The News of one Ship lost among ten thousand affrights many, every one that has Concerns at Sea apprehends for himself; but though we know that the greatest Part of Mankind shall be lost, that very few will arrive at the Port of Eternal Happiness, how little are we solicitous for ourselves? And who has told us that we shall arrive there?
If Jesus Christ had promised Heaven to the Christians as positively as he has declared that his Elect are but few, we could not be more unconcerned than we are. And will this Insensibility render us less miserable? Alas! If we had no other, this very Tranquility is a sufficient Cause to make us doubt of our Salvation.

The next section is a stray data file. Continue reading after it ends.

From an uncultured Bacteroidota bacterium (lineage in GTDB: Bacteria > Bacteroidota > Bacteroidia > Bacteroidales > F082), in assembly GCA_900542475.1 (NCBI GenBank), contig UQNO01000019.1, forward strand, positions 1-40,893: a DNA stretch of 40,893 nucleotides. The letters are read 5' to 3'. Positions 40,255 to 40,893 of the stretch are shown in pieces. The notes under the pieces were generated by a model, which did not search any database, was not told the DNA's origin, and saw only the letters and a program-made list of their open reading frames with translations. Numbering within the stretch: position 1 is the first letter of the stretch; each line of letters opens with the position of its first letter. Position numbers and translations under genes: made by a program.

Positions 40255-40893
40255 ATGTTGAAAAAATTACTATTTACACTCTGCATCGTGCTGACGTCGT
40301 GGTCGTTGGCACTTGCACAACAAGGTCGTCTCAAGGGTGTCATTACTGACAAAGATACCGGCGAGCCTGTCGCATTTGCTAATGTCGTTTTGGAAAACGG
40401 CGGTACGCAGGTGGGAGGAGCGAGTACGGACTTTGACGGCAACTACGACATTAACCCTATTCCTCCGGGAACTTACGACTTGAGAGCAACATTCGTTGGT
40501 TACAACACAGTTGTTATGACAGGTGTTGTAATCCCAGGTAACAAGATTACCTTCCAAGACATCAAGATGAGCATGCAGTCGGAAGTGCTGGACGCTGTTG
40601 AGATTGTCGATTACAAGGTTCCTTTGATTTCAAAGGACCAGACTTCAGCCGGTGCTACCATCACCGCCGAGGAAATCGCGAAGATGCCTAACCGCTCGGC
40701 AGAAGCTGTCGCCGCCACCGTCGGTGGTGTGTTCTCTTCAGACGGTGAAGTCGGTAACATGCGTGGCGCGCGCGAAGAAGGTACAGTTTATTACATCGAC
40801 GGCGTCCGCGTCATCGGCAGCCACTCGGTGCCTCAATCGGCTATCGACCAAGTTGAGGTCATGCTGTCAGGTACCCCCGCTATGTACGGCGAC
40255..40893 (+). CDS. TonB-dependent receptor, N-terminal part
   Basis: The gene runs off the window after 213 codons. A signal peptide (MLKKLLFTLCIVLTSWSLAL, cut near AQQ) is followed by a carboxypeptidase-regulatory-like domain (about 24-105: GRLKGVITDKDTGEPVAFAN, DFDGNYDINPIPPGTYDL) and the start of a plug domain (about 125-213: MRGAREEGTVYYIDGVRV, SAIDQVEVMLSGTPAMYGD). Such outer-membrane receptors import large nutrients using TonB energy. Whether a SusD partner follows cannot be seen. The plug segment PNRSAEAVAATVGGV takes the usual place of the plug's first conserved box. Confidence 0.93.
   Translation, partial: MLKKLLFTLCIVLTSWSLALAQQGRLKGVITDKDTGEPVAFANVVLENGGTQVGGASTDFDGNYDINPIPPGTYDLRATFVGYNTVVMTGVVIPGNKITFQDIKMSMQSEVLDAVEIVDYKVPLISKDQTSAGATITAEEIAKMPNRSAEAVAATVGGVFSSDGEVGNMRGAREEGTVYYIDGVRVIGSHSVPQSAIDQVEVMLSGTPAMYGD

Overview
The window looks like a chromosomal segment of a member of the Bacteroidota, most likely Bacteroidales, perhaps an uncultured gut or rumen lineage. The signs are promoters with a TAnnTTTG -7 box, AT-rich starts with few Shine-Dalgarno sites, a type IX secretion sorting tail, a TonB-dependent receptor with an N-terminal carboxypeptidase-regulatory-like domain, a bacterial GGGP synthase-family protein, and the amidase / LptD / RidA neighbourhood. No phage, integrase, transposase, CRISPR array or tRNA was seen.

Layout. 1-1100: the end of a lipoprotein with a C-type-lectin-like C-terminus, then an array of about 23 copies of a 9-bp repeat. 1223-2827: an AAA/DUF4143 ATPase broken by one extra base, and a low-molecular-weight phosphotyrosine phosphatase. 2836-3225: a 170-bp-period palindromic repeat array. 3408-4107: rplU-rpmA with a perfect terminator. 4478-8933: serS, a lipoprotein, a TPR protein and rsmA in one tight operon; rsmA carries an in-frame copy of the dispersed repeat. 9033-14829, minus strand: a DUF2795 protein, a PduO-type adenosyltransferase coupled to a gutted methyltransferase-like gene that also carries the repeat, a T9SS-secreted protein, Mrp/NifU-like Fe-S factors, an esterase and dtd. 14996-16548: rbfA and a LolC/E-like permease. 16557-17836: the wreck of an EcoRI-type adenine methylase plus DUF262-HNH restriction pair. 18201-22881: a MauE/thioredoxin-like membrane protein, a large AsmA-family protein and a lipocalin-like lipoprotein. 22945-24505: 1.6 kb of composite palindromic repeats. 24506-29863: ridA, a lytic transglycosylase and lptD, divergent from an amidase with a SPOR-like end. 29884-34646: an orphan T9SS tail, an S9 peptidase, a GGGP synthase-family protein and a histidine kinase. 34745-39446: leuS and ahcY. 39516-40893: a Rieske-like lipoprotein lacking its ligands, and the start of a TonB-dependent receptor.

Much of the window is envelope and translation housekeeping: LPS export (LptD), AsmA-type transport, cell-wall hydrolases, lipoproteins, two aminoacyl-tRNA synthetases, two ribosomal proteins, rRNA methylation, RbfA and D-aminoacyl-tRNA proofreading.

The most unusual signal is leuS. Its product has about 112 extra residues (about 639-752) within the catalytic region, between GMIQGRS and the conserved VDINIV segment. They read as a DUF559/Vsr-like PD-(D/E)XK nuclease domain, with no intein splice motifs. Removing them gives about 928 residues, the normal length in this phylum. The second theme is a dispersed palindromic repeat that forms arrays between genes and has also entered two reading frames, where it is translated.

We don't think of it; what is it employs our Thoughts if Eternity does not? Do we believe it? Can we believe it, and not fear it? And how can we fear it without thinking of it?
How can we be unconcerned at the Sight of so great a Danger? The greatest Saints were always afraid. S. Paul himself was never exempt from this saving Fear, yet we are free from it; for it is impossible to fear only, and not mend our Lives.
We sacrifice our Goods to preserve ourselves from Shipwreck; a Merchant makes a Difficulty to throw his most precious [property,] the Fruits of many Years Labour, overboard to save himself; but we will rather hazard all than part with anything to secure us from Damnation.